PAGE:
Other news for betas? Aye, ’tis a fine time to discuss the other ships what sit full in the water.
Now, I’ve told my tale and told it true, so ye ought let me be. But first, cast your eyes to the horizon, and ye can see our full list of games what be in beta testin’ right now! Aye, a beautiful sight; take a fine boat below, and keep your eyes peeled if one of those salty dogs what slipped into a new test phase without us recognizin’ it ahead of time.
If you’re looking forward to Ascent: Infinite Realm when it arrives on these shores, you’re probably also looking forward to learning about the world beyond “there are airships and steampunk robots.” You don’t need to know more, because who wouldn’t be sold from those concepts alone? But just so that you can actually know more all the same, you can check out the English-dubbed trailer for the game just below.
The trailer serves as a top-level overview of the concepts going on in the game. Short version? The surface of the planet got destroyed, two of the three kingdoms were blown to heck, and the king of the third kingdom had the bright idea of taking the souls of the two destroyed kingdoms, wiping their memories, and using them as a cheap force to help rebuild that third kingdom on a floating island. Presumably, that’s where the player characters come from; you can get slightly more details in the cinematic itself.
Good news, Ascent: Infinite Realm! The future of Kakao’s international plans and possible acquisition of western development studios hinges upon your success! Not that the publisher behind Black Desert is hurting for cash or anything; no, it’s a simple matter of seeing whether or not lightning can strike twice. The international success of the latter title was considered a surprise, but if A:IR exceeds expectations, a recent interview with CEO Min Kim suggests that the publisher may look into more western development studios to purchase.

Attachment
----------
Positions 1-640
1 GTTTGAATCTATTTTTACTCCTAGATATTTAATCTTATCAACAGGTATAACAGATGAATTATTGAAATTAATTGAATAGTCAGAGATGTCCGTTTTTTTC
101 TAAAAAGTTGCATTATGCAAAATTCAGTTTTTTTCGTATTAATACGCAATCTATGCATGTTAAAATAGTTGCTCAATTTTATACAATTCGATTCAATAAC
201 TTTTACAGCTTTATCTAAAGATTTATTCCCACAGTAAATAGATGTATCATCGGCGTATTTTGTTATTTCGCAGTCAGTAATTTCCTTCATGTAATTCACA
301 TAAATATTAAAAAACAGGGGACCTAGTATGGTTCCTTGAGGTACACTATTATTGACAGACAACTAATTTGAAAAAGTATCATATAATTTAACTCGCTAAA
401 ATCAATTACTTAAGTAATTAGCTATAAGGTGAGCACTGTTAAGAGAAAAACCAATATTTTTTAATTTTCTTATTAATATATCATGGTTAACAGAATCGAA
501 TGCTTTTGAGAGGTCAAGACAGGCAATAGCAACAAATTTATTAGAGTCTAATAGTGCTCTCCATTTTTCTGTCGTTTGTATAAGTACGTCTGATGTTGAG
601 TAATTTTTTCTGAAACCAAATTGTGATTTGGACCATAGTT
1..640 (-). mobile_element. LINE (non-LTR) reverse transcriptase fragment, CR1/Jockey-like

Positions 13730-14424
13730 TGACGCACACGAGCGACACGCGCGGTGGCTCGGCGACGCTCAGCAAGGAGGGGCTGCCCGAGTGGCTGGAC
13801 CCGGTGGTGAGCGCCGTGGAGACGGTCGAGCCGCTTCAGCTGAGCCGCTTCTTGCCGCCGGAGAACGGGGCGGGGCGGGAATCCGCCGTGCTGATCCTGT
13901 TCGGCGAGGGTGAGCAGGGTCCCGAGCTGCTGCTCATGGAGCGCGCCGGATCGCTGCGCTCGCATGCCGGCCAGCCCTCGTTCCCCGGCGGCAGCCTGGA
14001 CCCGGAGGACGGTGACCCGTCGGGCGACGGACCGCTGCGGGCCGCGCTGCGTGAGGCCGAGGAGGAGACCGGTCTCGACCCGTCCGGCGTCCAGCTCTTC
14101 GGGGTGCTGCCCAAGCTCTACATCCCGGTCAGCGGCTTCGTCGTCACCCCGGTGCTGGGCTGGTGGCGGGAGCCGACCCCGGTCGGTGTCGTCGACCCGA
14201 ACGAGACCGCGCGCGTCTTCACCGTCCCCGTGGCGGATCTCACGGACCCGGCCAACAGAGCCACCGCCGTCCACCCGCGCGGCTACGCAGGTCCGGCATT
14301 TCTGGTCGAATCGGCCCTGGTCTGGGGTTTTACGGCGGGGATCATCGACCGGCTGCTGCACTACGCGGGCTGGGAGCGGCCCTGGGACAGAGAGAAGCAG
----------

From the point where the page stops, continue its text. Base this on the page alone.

Of course, this is not something that the company expects to know for some time, as A:IR is not expected to have a full release until 2019, but the suggestion of the future is still there. The current belief is that quality sells internationally, compared to the prevailing Korean notion that breaking into other markets is difficult at best. If you’d like to see more products bankrolled by Kakao, then, you may want to keep a close eye on A:IR’s performance as it moves into beta testing.
One of the frustrating bits about our end-of-the-year content rollouts is that sometimes predictions and story roundups can come across as negative. It’s way too easy to assume that if someone is predicting game X will flop, she wants it to happen and is gleefully steepling her fingers and cackling madly over its future demise. Which is just not so! I never steeple my fingers.
But all the same, for tonight’s Massively Overthinking, we’d like to take a moment to set aside our fears and expectations and just talk about our hopes and wishes for 2018 in an MMORPG context. That was what we think will happen. This is a summary of our most optimistic daydreams.
Massively Overpowered’s end-of-the-year 2017 awards continue today with our award for Most Anticipated MMORPG, which was awarded to Star Citizen last year for the third year in a row, though it was an incredibly close vote. (And yes, we recognize the irony of Star Citizen mopping up both negative and positive awards.) This year’s discussion on most anticipated was close too, but there’s more a sense of frustration since a lot of the games we’re picking from here year after year are the same – because they still aren’t out.
Don’t forget to cast your own vote in the just-for-fun reader poll at the very end!
The Massively OP staff pick for Most Anticipated MMORPG of 2018 and Beyond is…